As officials continue to sort through the wreckage of last week's devastating hurricane in Acapulco, new images show the scale of the disaster.
Hurricane Otis arrived in the early morning of Oct. 25, bringing rains and 165-mph winds, resulting in the most powerful storm ever recorded on Mexico's Pacific coast.
By Tuesday morning, the official death toll was at 47, a figure expected to rise in the coming days.
The satellite images from Maxar Technologies show widespread damage to neighborhoods, hotels and marinas after the Category 5 storm.
The image below shows Acapulco Bay on Oct. 4 on the left.
On the right is the same area on Oct. 26, the day after the storm arrived. The image shows significant damage to buildings and flooding.
Scientists say Otis was the fastest-growing hurricane ever observed in the eastern Pacific Ocean. As oceans warm because of human-driven climate change, similarly super-charged hurricanes are likely to occur more frequently, they say.
In the days after the storm, a quarter-million homes were without electricity, and food, gasoline and clean water were in short supply. With little aid distribution and few if any shops open for business, many in the city of nearly 1 million resorted to pillaging shattered storefronts, according to reports by The Times.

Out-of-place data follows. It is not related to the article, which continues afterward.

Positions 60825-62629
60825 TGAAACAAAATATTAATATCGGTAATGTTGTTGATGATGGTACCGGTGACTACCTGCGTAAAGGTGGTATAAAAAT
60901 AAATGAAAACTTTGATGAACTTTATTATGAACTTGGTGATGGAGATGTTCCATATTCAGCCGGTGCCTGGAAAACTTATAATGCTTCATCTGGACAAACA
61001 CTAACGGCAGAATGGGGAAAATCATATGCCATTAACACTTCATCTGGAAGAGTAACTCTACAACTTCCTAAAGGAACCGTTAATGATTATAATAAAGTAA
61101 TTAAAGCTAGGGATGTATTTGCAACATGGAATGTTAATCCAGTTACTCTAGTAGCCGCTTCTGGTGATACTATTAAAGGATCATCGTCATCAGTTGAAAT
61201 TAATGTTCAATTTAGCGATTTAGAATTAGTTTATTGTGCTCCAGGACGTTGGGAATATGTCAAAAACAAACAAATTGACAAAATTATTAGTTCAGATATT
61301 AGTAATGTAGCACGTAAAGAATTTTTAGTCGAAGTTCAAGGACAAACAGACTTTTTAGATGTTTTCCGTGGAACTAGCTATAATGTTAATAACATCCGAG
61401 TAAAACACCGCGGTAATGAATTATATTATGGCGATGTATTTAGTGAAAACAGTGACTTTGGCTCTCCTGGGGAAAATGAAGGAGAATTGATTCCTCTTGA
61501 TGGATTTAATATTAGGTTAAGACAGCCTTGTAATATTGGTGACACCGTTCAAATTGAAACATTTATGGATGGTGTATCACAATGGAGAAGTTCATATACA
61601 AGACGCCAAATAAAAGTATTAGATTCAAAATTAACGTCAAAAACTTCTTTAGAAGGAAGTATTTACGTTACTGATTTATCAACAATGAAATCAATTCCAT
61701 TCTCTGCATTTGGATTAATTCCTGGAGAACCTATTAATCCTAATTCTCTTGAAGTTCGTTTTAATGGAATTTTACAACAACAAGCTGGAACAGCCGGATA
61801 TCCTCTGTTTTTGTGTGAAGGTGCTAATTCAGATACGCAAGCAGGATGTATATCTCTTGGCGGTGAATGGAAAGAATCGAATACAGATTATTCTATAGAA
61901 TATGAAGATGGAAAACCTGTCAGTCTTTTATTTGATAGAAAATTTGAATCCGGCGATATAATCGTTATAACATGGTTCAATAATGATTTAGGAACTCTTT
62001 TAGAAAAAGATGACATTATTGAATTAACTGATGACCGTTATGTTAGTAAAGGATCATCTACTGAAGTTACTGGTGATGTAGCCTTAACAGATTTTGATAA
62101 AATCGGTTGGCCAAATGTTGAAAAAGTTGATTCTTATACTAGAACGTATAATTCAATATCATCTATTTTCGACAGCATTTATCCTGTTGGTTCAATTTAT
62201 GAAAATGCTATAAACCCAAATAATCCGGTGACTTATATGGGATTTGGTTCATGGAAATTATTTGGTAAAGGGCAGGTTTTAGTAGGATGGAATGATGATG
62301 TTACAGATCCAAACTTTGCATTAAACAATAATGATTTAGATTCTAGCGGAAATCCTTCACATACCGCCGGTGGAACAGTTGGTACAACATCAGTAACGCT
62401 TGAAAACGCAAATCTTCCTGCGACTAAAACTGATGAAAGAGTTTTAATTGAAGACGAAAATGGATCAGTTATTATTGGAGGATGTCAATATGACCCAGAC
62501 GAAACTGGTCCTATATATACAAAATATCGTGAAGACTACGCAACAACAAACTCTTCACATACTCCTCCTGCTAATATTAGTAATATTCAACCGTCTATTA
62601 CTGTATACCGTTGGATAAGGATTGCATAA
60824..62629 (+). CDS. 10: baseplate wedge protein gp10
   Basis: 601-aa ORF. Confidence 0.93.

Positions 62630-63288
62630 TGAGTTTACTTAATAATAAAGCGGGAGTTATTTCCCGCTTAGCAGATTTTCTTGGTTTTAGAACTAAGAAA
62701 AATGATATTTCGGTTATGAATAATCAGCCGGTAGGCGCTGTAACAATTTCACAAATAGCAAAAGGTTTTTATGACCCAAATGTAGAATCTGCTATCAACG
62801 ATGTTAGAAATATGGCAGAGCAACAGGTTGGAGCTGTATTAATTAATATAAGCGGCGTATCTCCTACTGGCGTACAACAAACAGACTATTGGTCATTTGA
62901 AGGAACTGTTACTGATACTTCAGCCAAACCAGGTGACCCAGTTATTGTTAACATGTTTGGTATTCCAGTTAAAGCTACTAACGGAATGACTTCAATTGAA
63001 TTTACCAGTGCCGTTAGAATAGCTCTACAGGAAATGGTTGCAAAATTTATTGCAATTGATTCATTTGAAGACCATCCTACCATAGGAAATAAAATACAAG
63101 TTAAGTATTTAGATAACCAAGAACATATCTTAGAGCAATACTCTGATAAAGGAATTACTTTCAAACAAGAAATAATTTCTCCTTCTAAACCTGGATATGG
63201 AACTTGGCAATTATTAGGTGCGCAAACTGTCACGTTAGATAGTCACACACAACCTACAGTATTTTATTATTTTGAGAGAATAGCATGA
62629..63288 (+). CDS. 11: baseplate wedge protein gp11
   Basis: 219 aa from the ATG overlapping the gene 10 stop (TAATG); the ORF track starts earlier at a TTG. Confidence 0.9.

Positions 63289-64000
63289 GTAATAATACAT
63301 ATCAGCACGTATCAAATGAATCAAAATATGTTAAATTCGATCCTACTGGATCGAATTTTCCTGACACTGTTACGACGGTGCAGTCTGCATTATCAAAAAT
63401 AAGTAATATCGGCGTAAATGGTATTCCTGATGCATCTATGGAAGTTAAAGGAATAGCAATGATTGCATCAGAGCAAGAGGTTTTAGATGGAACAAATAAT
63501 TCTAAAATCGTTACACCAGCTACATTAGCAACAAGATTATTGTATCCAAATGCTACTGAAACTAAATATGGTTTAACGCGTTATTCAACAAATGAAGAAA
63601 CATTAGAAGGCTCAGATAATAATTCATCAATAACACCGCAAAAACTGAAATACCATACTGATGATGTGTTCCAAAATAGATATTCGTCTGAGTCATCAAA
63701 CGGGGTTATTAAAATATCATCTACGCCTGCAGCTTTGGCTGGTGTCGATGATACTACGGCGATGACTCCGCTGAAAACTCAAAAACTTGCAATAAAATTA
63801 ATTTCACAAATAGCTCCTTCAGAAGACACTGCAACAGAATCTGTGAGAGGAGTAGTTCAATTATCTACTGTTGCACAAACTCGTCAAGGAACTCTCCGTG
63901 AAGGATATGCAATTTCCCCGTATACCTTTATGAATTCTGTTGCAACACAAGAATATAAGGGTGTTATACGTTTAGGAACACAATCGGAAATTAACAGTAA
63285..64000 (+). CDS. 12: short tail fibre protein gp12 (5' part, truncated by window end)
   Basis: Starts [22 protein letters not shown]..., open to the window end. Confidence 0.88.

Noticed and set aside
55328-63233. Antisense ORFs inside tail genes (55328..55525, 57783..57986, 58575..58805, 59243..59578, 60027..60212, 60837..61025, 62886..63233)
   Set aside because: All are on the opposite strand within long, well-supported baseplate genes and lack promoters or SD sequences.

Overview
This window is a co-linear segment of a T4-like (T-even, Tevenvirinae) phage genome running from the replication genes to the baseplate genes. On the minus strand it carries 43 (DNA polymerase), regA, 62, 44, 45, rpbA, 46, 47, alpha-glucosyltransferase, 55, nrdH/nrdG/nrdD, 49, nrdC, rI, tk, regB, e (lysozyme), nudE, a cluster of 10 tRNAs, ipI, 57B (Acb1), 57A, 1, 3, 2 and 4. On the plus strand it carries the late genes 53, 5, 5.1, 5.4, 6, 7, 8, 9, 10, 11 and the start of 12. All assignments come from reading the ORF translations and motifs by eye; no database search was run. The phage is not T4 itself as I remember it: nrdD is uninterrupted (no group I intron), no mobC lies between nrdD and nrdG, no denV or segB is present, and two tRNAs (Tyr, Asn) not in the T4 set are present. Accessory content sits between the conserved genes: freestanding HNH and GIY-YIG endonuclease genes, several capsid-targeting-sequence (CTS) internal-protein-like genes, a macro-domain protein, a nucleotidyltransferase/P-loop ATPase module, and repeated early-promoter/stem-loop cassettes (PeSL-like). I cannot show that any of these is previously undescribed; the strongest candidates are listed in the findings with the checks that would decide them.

The image below shows Acapulco's La Poza neighborhood, which sits southeast of the bay and abuts a lagoon, on Oct. 4.
By Oct. 26, much of the neighborhood had been inundated with brown floodwaters. Homes and roads alike were underwater.
Disaster modeler Enki Research predicts that the economic impact may top $15 billion, and some locals worry that recovery of the coastal resort city, once favored by Hollywood stars but in recent years tarnished by drug violence, could drag on for years.
Many of the deaths in Acapulco appeared to be due to the sinking of 33 boats during the storm, the Mexican navy said Tuesday.
The image below shows several marinas filled with boats in Acapulco Bay on Oct. 4.
On Oct. 26, many of the marinas were visibly damaged and most of the boats were gone.
In previous hurricanes in Acapulco, most of the dead were swept away by flooding on land. But with Otis, a significant number appear to have died at sea. Residents have said that some crews had either chosen or been ordered to stay aboard to guard their craft.
Times staff writers Patrick J. McDonnell, Kathe Linthicum, Leila Miller and the Associated Press contributed to this report.
This story originally appeared in Los Angeles Times.